Gibeon meteorite shower

The Gibeon meteorite shower is the most extensive meteorite shower known on Earth which covers a large elliptical area of some 275 by 100 kilometers centered on Brukkaros south of Mariental. Most fragments fell just southeast of Gibeon. To date, some 120 specimens with a weight of almost 25 tons have been recorded. In addition an unknown number have been collected but never recorded.
Small pieces of metal were collected by James Alexander in 1838 at a place about three days journey northeast of the mission at Bethany. He described the pieces as being up to two feet square, and sent some materials to the chemist John Herschel in London, who established their meteoritic origin. However, it is well known that the local Nama people had been using the meteorites for a long time to produce spear points and other weapons.
The first large piece of some 81 kg was carried by ox-wagon for 800 miles to Cape Town by John Gibbs before 1853. From there it was sent to London, where the mineralogist to Queen Victoria, Professor John Tennant, purchased it. He forwarded it via New York to Professor Charles Shepard of Amherst College in Massachusetts, who studied the material in detail. By 1910, at least ten pieces of the Gibeon Meteorites had been shipped to Europe. From 1911 to 1913, the geologist of the German colonial administration, Dr Paul Range, collected all the remaining meteorites he could find and mapped their occurrence. The specimens were displayed in Windhoek, and a number of them were also donated to various museums around the world.
The Gibeon Meteorites occur partially embedded in rocks of the Karoo Sequence and calcretes of the Kalahari group. It has been calculated that a meteorite body, measuring roughly 4 by 4 by 1.5 meters must have entered the Earth's atmosphere along a northwesterly trajectory and at a low angle of 10` to 20` from the horizon. This body fragmented while still high in the atmosphere, so that the fragments themselves suffered thermal alteration by melting of the outer surface.
This either covered the fragments in smooth outer layers, or was pulled off in places by the drag of the atmosphere, leaving an uneven mass with deep, spherical cavities on the outer surface. These well-developed thermal alteration structures prove that the fragments had an extended flight through the atmosphere before being deposited. The varieties of thermal and shock-induced microstructures of the Gibeon Meteorites are the greatest in the world an only matched by the Canyon Diablo Meteorite of northern Arizona.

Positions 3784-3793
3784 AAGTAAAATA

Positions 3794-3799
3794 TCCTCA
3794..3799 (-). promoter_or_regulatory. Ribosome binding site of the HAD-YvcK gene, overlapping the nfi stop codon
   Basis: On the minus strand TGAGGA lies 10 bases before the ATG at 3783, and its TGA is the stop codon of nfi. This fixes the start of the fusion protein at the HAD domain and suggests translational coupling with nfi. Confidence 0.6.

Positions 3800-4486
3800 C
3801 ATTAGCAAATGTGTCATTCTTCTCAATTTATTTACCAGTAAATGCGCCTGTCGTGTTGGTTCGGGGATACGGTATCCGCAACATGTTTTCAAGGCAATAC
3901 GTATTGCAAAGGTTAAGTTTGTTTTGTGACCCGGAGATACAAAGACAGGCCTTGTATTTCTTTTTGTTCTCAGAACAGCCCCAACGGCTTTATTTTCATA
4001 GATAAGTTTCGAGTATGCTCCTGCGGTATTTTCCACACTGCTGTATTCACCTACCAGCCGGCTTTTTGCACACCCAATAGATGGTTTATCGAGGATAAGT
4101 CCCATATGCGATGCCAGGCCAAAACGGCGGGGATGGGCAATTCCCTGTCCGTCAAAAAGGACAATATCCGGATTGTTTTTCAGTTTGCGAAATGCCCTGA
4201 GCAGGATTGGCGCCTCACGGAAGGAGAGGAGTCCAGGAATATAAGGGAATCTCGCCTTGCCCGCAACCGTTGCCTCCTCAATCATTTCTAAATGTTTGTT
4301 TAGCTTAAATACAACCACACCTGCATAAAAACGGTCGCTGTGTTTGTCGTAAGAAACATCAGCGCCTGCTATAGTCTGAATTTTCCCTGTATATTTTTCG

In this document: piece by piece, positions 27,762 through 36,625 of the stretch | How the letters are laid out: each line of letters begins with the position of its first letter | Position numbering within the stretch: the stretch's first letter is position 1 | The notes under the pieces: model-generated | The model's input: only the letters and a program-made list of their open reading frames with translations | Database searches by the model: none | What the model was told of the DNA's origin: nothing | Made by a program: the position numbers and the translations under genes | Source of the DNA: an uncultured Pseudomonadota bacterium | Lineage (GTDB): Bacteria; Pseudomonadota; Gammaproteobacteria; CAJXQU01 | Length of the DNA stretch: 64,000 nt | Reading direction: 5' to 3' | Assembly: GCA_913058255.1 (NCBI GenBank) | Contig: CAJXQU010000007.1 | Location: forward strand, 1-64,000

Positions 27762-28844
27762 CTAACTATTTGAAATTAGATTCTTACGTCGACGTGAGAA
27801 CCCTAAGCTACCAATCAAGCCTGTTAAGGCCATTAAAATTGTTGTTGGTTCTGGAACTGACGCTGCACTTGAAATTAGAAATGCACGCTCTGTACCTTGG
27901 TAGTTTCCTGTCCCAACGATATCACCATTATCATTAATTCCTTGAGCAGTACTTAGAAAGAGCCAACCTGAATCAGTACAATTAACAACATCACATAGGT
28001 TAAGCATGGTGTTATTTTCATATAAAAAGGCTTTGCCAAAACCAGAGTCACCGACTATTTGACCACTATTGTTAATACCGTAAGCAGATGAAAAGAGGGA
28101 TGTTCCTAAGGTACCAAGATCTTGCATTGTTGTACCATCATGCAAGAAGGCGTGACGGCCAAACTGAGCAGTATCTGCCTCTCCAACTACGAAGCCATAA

The Gibeon Meteorites are classified as octahedrites, the most common type of iron meteorite, and consist entirely of taenite and kamacite, two different crystalline varieties of a iron-nickel alloy. Taenite (gamma-Fe with 8-55% Ni) and kamacite (alpha-Fe with 5.5% Ni) form alternating parallel crystal bands that are arranged in a triangular pattern. This pattern is the typical Widmannstatten structure, a characteristic feature of many meteorites. Besides iron, the main constituent, the Gibeon Meteorites contain an average of 8% nickel, 0.5% cobalt, 0.04% phosphorus, small amounts of carbon, sulphur, chromium and copper, and traces of zinc, gallium, germanium and iridium. The Gibeon Meteorite specimens range in size from one ton to just a view grams. A few rare tetrahedral and octahedral crystals have also been recovered, and probably resulted from the successive splitting off of thin kamacite lamellae along with the selective corrosion of intervening taenite layers.
Today, the known Gibeon Meteorites that have remained in Namibia are displayed in the Post Street Mall (picture) and at the museum of the Geological Survey of Namibia in Windhoek. A number of smaller pieces also form part of the reference collection of the Geological Survey of Namibia. While meteorites continue to be found in the area of Gibeon, it is very difficult to observe them in the field without a metal detector. Despite the fact that meteorites are protected by law in Namibia, and may not be removed from their original site, a large number are leaving the country illegally to be sold at international rock and mineral shows. The largest specimen known and weighing about one ton was illegally exported to the USA recently. This, sadly, deprives the local people of an opportunity to develop a sustainable use out of this unique natural resource and national heritage; it also deprives the international scientific community of valuable research material.

 

 

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